Day one of the meeting was dedicated to the Organisation of the Task Force for Economic Reforms and Private Sector Capacity, as well as a thorough discussion by participants of its Terms of Reference in order to decide on its structures. The TORs were discussed, revised and agreed on by the GoI’s Head of Delegation, UNDP, OECD and other UN agencies representatives who encouraged active discussion to help identify the most relevant options for enhancing Private Sector Development in Iraq as a central instrument of reform in the Iraqi economic reconstruction.

 

The second day addressed more specifically the establishment of a Work Programme for the TFER and Capacity Building for Private Sector Development (PSD) in Iraq through thematic workshops that dealt more with topics such as the MENA-OECD Business Climate Development Strategy (BCDS), regulatory reforms and revision of the legislative business environment, tax policy and revenue management, corporatisation of SOEs and Public-Private-Partnerships (PPPs), and investment and SME development policies. On this occasion, OECD representatives introduced best practice tools to enhance Private Sector Development by addressing these key reform areas on which the respective Working Groups of the TFER should be concentrating and sharing views with Iraqi representatives. In the final session, participants committed to further defining and implementing the work programme of the TFER through the determination of the next fundamental steps.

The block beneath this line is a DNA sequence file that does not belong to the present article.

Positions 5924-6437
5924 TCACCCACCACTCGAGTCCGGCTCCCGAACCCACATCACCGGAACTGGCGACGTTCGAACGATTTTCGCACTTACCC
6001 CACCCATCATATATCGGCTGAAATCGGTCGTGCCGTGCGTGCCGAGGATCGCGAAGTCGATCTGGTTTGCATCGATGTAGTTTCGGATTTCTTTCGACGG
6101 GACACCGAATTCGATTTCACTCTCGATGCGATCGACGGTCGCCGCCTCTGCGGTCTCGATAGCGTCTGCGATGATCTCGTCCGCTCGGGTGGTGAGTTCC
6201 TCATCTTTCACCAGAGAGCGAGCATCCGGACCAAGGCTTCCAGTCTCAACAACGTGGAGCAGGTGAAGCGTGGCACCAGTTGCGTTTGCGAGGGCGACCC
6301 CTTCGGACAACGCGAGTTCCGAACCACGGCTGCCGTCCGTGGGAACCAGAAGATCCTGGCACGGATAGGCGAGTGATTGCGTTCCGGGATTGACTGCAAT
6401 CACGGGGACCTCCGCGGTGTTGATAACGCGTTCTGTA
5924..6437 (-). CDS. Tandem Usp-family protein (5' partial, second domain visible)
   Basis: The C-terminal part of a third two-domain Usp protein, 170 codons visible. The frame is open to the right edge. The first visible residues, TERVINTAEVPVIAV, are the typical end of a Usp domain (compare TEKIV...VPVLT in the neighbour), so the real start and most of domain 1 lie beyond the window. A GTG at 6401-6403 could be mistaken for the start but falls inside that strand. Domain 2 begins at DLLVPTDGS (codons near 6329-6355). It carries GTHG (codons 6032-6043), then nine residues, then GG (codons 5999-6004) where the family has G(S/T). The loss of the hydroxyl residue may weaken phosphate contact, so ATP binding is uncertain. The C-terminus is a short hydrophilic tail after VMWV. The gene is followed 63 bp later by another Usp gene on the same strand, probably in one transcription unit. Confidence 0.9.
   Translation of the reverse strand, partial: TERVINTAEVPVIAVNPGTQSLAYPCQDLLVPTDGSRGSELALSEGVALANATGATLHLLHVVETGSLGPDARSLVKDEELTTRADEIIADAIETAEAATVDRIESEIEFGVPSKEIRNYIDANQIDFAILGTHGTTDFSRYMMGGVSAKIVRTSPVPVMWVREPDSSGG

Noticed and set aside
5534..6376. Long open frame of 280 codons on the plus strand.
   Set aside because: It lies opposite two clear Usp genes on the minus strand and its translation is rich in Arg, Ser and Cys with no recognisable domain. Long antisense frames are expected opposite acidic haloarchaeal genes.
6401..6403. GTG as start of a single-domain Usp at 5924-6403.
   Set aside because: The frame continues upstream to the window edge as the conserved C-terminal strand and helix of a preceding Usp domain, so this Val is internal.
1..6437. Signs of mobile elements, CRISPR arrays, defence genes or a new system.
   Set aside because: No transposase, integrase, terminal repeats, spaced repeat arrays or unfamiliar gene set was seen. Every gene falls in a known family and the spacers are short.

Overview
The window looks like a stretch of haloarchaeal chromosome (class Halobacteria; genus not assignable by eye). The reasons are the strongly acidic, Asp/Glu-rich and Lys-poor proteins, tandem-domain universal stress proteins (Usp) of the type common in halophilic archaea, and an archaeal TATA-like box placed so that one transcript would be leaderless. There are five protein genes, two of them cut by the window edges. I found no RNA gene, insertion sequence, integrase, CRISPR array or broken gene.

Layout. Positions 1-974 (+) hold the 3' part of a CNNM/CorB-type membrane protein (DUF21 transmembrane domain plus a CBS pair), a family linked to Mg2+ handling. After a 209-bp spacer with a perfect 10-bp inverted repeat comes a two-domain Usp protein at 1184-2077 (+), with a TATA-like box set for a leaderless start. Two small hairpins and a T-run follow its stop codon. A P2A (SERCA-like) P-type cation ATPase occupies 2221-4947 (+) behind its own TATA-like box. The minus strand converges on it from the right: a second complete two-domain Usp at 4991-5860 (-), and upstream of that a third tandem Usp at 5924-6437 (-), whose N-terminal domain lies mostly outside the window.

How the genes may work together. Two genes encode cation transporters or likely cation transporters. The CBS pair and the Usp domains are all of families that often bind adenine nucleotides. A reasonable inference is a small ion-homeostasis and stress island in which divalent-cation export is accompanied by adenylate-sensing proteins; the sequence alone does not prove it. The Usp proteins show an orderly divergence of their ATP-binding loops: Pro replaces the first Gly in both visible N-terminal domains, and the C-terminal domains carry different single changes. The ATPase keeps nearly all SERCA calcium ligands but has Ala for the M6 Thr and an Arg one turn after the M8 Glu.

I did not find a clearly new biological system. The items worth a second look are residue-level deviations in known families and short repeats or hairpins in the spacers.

A first discussion on the Business Climate Development Strategy (BCDS) provided an opportunity for OECD experts to introduce a strategy for increasing investment and competitiveness in Iraq. The BCDS, currently implemented in MENA countries such as Egypt, Morocco and Tunisia, is targeted at improving the business environment to increase investment and competitiveness, thereby contributing to growth and employment. It is a co-operative and systematic approach likely to provide a comprehensive assessment for Iraq in several key areas: business operational environment; factor markets, rule of law.